DURING my retirement, to keep myself amused and to keep my hand in, I've been continuing to catalogue pictures in the vast and rich collection in Reading Central Library - voluntary and unpaid, of course.

I've catalogued a large collection of old match-box labels, and scanned many negatives of photographs of Reading street scenes where redevelopment was taking place around 1980.

Now I've returned to the backlog of older photographs of Reading, and I've made a start on the box of pictures of royal visits. The first folder to come to hand contained the pictures of the visit of the Prince of Wales in 1926 - the visit during which the new Caversham Bridge was officially opened, which had to be delayed on account of the General Strike.

I published one of these pictures last year, because it had a good view of the electricity generating station. The photograph was taken to show His Royal Highness in the Thames Conservancy launch, 'Denola', in transit between Caversham Bridge and Reading Bridge.

Here we have another picture, taken to show the Prince, but perhaps what appears behind him is more interesting.

This picture intrigued me because it showed the station indicator.

The Prince arrived from London, in his own special carriage, attached to an ordinary timetabled train.

As can be seen, at the station the red carpet has been rolled out.

The Mayor of Reading, Leonard Goodhart Sutton, with silver whiskers, stands to the right of the Prince, looking away from us, and the Lord Lieutenant of Berkshire, Mr. J. H. Benyon, stands between the Mayor and a policeman.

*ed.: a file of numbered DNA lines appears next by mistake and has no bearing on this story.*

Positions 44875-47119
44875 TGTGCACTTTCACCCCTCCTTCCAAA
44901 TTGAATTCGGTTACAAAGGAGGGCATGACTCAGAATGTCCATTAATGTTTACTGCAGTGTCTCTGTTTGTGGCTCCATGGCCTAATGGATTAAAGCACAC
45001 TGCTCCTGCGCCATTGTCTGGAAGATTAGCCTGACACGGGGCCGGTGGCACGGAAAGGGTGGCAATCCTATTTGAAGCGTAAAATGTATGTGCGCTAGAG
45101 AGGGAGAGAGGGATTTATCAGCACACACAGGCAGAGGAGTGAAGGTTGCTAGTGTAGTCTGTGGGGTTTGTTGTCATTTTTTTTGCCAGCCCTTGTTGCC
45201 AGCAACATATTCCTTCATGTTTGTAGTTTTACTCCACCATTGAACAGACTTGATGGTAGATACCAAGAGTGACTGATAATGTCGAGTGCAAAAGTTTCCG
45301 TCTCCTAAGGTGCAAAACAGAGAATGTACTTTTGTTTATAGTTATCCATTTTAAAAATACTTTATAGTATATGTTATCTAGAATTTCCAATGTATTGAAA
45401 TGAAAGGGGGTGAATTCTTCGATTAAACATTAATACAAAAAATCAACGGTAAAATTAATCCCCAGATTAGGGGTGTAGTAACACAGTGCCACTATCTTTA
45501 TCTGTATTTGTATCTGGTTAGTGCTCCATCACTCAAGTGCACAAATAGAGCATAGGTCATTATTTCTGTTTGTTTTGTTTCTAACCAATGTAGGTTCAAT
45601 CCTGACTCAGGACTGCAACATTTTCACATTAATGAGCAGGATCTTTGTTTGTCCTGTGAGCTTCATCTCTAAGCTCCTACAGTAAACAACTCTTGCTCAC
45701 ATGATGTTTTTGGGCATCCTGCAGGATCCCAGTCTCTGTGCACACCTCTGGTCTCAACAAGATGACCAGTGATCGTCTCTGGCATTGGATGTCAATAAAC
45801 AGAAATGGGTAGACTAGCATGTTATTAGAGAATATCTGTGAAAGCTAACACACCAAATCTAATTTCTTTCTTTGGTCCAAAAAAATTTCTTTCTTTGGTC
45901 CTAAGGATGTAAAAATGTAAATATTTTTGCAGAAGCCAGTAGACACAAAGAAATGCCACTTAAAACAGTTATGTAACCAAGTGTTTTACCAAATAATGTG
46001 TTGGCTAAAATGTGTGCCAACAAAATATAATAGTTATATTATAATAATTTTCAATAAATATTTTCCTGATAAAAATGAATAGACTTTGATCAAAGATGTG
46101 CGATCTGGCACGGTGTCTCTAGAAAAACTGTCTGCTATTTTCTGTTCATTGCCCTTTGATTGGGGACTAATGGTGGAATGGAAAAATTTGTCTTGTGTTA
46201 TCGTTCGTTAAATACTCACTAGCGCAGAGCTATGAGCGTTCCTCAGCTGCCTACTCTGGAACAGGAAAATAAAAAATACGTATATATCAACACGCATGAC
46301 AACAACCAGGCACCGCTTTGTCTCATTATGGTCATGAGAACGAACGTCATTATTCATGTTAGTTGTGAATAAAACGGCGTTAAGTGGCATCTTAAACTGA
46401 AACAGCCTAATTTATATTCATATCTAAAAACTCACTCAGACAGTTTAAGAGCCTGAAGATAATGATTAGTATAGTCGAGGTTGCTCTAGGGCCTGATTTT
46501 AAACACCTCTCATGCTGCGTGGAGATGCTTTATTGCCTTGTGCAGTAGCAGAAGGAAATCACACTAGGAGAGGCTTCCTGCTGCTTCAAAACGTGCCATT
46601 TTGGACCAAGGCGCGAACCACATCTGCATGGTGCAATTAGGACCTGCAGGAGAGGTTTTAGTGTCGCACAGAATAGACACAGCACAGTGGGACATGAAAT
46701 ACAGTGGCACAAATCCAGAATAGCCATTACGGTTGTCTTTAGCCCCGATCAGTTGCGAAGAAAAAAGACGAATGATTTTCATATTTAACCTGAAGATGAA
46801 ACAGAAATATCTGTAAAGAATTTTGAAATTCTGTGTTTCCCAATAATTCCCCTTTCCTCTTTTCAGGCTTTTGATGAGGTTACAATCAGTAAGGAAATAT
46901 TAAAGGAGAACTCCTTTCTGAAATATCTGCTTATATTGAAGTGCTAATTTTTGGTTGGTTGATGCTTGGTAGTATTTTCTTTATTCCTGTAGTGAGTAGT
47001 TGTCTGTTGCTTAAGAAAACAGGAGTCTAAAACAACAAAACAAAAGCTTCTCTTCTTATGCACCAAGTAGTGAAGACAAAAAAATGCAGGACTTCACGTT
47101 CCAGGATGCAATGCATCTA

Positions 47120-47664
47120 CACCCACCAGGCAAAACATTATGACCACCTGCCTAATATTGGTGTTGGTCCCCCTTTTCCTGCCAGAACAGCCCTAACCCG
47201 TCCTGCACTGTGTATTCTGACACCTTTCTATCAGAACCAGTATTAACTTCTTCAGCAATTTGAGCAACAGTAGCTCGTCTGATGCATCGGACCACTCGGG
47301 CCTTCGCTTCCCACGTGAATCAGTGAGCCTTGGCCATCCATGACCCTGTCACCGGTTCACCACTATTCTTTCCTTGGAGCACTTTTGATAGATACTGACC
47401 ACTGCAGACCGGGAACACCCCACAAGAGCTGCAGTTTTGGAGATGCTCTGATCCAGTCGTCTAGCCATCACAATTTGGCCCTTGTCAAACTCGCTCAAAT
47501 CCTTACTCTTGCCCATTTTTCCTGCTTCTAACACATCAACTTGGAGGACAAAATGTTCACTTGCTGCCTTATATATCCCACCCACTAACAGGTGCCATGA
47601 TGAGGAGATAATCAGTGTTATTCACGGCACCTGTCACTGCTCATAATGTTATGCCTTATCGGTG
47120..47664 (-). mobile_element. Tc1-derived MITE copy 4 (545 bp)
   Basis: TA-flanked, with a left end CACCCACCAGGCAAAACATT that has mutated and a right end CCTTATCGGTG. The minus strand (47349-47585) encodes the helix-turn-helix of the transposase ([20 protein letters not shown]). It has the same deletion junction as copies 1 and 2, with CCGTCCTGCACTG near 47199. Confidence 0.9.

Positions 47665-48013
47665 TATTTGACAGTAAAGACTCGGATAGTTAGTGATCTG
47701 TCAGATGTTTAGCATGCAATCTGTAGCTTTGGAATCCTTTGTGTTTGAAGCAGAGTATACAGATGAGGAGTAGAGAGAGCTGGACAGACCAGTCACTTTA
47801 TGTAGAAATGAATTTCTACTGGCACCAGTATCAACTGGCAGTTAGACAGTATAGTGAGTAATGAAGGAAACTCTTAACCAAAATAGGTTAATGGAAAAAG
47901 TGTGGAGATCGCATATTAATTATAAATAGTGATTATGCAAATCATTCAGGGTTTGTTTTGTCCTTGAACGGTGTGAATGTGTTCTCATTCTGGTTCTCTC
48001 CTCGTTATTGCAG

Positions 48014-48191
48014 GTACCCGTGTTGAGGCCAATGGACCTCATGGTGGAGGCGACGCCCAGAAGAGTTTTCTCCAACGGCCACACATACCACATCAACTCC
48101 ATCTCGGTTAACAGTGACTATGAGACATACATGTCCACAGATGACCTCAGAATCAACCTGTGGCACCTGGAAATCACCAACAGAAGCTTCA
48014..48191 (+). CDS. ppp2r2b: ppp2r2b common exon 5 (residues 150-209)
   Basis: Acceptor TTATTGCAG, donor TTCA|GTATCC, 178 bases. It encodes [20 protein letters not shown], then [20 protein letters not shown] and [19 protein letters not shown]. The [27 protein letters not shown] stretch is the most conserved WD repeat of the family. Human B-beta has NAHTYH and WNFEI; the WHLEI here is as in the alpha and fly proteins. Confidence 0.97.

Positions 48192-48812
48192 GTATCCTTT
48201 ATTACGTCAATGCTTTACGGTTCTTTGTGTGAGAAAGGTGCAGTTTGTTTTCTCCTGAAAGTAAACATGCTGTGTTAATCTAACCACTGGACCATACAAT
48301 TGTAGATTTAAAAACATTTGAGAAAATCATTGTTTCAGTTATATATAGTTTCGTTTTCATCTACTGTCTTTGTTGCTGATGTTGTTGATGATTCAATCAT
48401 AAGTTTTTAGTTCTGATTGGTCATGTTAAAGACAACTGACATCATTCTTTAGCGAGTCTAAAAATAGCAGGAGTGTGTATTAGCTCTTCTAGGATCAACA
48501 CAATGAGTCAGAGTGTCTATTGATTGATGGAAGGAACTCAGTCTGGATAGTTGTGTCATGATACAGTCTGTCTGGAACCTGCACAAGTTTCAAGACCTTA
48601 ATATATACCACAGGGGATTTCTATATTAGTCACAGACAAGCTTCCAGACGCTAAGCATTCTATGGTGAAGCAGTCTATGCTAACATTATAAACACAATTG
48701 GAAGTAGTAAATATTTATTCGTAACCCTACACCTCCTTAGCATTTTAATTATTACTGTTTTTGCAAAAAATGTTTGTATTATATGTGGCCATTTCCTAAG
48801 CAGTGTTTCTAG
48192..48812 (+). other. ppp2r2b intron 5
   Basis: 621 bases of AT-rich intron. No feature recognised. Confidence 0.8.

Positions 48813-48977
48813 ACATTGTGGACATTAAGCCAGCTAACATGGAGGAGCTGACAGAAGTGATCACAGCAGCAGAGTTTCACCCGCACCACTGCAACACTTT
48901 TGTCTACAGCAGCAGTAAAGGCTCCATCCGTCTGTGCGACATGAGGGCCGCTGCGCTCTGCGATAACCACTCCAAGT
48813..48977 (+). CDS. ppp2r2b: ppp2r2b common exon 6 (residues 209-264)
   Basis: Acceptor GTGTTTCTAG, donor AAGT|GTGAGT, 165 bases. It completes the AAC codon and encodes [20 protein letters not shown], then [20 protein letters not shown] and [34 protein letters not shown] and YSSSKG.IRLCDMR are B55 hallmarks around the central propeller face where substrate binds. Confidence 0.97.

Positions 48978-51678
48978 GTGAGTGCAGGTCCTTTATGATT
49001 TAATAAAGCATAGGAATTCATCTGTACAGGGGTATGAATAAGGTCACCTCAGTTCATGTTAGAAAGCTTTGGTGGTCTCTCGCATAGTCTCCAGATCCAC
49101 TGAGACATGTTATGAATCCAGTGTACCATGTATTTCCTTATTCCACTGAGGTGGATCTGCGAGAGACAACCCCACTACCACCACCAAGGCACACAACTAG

The timetable, behind the Prince and his entourage, appears to be made up of rectangles of enamelled metal, fitted into a series of frames.

The frame to the left shows 'Trains Leaving this Station - Weekdays', and that to the right shows the same thing on Saturdays.

Presumably there would have been a third one for Sundays.

And presumably there would have been some means of locking the rectangles into their frames, to prevent mischief-makers from confusing the passengers.

The next row of rectangles presumably indicates the destinations of the trains, and under each of them are two columns - one of them the times of a.m. departures, and the other for p.m. departures - we obviously didn't use the 24-hour clock in those days.

It's quite a clear photograph, but I just wish I could read a bit more of that timetable.

On leaving the station, His Royal Highness had a full day planned out for him - inspecting the guard of honour; Sutton's seed trial grounds; Huntley and Palmer's factory; unveiling the tablet at Caversham Bridge; then by launch to Reading Bridge; car to the Town Hall for lunch and speeches; then the Co-op bakery in Grovelands Road; Simonds' brewery; Huntley, Boorne and Stevens' tinplate works; the Royal Berkshire Hospital; the University; Reading School; and then to Palmer Park for an organised programme of children's games and sports, before returning to the station for the 5.25pm train back to London.